The dark clouds of volcanic ash that have closed airports and stranded travelers for days on end may have a silver lining, suggests an expert on human creativity from Washington University in St. Louis.
Like it or note, stranded travelers around the globe are suddenly finding themselves with a lot of unscheduled time on their hands, and idle time is a key ingredient to becoming more creative in your personal and professional lives, says R. Keith Sawyer, PhD, an associate professor of education and of psychology, both in Arts & Sciences at Washington University.
“Idle time allows people to think of their problems in new ways,” says Sawyer, author of Explaining Creativity: The Science of Human Innovation, a seminal overview of the history of creativity and of research into traits that highly creative people all share. “People talk about the ‘aha’ moment emerging when you are doing something else.”
The bottom line, says Sawyer, is that being creative in your work and personal life takes time, and more often than not, busy people simply do not find the time to examine their lives with fresh eyes, to really contemplate the big picture realities of challenges they face.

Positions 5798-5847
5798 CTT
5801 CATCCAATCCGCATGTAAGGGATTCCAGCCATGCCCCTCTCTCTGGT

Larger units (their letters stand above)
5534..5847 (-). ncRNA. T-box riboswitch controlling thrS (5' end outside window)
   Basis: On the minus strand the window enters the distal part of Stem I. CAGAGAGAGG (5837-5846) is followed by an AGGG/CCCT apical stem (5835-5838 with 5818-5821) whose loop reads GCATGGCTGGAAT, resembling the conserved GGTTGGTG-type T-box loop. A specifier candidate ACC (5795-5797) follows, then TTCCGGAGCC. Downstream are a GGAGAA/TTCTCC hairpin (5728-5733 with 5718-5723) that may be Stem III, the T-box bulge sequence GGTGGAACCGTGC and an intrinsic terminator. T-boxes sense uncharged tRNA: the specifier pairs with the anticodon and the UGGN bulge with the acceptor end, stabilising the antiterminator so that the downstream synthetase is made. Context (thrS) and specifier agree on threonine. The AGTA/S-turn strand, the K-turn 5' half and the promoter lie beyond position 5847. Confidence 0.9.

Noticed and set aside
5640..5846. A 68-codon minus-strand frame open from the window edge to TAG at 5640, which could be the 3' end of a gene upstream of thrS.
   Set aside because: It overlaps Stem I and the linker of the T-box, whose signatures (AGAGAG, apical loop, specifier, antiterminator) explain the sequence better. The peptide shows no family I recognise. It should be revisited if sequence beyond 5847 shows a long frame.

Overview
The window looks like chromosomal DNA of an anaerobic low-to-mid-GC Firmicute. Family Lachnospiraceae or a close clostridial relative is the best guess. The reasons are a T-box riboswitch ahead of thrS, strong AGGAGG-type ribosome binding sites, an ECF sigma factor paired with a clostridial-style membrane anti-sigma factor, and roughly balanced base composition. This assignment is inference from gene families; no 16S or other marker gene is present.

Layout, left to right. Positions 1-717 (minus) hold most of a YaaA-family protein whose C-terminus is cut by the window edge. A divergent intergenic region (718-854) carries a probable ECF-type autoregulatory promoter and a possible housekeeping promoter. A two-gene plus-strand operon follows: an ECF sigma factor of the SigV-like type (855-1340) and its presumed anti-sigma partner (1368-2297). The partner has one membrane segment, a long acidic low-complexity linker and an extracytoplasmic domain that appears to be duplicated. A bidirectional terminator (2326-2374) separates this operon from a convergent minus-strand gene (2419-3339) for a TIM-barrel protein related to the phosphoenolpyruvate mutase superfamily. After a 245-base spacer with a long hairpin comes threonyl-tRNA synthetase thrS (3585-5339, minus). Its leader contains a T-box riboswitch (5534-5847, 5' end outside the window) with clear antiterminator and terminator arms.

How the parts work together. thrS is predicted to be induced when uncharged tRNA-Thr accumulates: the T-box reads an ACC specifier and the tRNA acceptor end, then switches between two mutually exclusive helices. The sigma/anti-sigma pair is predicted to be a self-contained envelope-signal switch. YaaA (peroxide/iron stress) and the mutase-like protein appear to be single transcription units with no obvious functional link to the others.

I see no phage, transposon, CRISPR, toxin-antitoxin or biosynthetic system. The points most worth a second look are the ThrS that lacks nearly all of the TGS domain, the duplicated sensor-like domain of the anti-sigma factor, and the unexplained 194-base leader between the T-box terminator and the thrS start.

“Creative people work hard but they also work smart,” Sawyer adds. “There is a certain way they structure their work habits. They structure their day so they alternate between hard work and time off. Researchers call it idle time.
Sawyer thinks much of the difference between highly creative people and the rest of us is hard work and work habits.
“No one is born highly creative,” Sawyer explains. “Psychologists studying creativity have discovered that it is based on cognitive processes we all share. Creativity is not the result of some magic brain region that some people have and others don’t. You have to work hard to be a more creative person. You have to be diligent.”
Creative people also tend to have multiple related long-term projects going on at the same time. “When they are working on one thing and they get stuck, they shift to another project. That creates potential for unexpected connections between the projects.”
Creative people also take breaks to do something radically different from their current project. “They might read a book, play a board game or take a walk. These are times where distant analogies can happen — meaning something on the board game might provide an idea regarding the current project. Something in a book might connect two ideas together. A walk might allow for viewing of new concepts.”
When Sawyer talks to corporations about creativity, he always emphasizes the importance of making employees take all of their vacation time.
“Many people don’t take their vacation and they end up rolling over all of their off time. If I were a senior manager, I would make everyone take all of their vacation time,” Sawyer says. “Time away from work is essential for recharging the batteries, so to speak, and to help people think more creatively on the job. People need freedom in their schedule for idle time.”
Sawyer is on sabbatical this semester and is reachable for comment by e-mail at firstname.lastname@example.org.